At the beginning of this film, Michael Dunn – the dwarf who serves as commentator – confides to the viewing audience: “this is a ship of fools”. Thus Stanley Kramer sets the tone for another of his portentous cinematic essays, in which he underscores every point and destroys not only any subtlety there was in the original novel, but any real chance that the film had of being taken seriously.
The time is 1933; the setting, a German liner bound from Vera Cruz in South America to Bremerhaven in a Germany just being taken over by the Nazis. Aboard is as motley a collection of passengers as could possibly be imagined.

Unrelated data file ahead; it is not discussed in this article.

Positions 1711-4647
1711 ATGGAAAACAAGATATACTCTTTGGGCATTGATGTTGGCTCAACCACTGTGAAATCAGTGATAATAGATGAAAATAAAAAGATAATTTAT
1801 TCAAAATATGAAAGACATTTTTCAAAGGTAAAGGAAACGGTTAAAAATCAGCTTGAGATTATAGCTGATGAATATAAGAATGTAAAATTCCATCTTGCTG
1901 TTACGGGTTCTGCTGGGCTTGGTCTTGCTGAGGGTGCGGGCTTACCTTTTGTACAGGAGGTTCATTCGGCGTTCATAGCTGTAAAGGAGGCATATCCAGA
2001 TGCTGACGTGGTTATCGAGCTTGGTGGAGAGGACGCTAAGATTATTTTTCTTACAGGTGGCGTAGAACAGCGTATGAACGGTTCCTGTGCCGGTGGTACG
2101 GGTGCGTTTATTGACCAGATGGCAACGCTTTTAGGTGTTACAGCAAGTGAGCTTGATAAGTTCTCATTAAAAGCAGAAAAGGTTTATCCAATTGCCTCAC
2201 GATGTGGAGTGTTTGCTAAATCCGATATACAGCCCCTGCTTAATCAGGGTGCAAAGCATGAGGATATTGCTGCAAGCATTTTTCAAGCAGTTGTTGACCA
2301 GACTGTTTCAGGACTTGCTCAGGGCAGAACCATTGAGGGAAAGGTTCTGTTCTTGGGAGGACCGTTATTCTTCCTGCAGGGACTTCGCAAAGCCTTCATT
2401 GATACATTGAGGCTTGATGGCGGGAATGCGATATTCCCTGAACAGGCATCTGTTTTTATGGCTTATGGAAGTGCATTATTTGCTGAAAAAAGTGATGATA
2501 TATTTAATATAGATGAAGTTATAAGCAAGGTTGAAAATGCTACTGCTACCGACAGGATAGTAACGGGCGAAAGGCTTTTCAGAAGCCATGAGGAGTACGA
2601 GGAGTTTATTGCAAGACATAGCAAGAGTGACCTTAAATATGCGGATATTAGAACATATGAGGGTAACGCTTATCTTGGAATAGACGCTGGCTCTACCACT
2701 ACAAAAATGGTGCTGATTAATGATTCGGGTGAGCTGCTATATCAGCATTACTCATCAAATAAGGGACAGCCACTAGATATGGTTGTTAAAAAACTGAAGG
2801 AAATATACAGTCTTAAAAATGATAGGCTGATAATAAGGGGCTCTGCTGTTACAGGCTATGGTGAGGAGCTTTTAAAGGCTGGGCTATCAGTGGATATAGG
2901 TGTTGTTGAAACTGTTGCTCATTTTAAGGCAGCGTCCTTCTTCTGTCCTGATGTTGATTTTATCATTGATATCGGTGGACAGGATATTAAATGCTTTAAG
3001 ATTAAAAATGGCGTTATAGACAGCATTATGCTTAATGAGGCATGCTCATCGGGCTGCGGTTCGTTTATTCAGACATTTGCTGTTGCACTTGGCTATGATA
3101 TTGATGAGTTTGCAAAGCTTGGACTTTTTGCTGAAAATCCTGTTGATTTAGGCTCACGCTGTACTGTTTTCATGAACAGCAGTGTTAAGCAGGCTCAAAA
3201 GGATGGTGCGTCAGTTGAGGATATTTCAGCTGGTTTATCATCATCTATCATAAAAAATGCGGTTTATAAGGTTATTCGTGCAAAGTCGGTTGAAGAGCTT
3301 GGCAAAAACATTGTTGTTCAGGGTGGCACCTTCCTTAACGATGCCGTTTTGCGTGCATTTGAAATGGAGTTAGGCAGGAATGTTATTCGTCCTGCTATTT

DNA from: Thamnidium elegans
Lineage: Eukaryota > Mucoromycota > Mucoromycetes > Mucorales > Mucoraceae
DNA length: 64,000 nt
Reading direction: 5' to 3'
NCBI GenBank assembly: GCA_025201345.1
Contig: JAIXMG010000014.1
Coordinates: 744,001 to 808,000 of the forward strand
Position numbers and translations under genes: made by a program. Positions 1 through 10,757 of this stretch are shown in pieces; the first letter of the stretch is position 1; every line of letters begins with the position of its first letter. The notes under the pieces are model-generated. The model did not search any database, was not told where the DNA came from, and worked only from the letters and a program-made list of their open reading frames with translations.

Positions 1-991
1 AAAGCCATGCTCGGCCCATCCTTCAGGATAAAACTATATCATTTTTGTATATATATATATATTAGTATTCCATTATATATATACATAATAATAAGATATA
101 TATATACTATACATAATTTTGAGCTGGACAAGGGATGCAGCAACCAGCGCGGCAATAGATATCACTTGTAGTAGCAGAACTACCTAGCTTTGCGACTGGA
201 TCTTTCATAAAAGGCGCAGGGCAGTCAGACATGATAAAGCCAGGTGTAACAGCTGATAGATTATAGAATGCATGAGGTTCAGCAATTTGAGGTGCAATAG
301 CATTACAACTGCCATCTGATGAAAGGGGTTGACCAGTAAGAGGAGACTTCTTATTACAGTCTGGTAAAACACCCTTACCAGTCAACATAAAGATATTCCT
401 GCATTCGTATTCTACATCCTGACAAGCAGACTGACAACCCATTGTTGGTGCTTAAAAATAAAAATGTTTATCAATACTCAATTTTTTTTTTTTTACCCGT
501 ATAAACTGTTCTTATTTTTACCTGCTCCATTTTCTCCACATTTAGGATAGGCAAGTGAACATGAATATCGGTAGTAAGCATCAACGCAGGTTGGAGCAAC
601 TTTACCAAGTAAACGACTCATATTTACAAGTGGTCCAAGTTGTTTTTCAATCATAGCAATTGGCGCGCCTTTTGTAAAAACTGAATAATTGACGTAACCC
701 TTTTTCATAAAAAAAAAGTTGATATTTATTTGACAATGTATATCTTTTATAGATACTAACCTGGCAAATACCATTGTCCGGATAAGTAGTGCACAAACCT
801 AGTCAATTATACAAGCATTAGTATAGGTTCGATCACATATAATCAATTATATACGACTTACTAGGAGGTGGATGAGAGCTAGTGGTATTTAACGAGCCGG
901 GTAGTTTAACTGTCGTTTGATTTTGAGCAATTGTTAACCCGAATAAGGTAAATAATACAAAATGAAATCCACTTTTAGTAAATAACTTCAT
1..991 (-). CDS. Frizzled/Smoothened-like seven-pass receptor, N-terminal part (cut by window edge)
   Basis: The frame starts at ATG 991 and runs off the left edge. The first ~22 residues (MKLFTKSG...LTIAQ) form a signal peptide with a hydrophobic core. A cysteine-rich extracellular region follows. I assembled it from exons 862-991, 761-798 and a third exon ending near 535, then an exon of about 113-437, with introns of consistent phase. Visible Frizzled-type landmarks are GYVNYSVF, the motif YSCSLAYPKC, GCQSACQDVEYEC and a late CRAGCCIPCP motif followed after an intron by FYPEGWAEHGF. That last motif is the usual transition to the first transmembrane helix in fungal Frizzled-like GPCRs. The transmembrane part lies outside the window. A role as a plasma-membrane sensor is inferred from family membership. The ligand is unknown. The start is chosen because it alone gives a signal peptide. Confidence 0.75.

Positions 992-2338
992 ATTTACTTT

The paying passengers perform their intricate dance of fate in their staterooms while, outside, housed like cattle in steerage, a horde of unwashed peasants pose a none-too-subtle menace.
Oskar Werner’s portrayal of the ship’s melancholy doctor Willi Schumann won a New York Film Critics Award.
This was Vivien Leigh’s final film before her death in July 1967 at the age of 53. Author Katherine Anne Porter strongly disliked this film of her famous novel, finding it vulgar and shallow.
Dr Willi Schumann
Oscar Beregi Jr.
Charles De Vries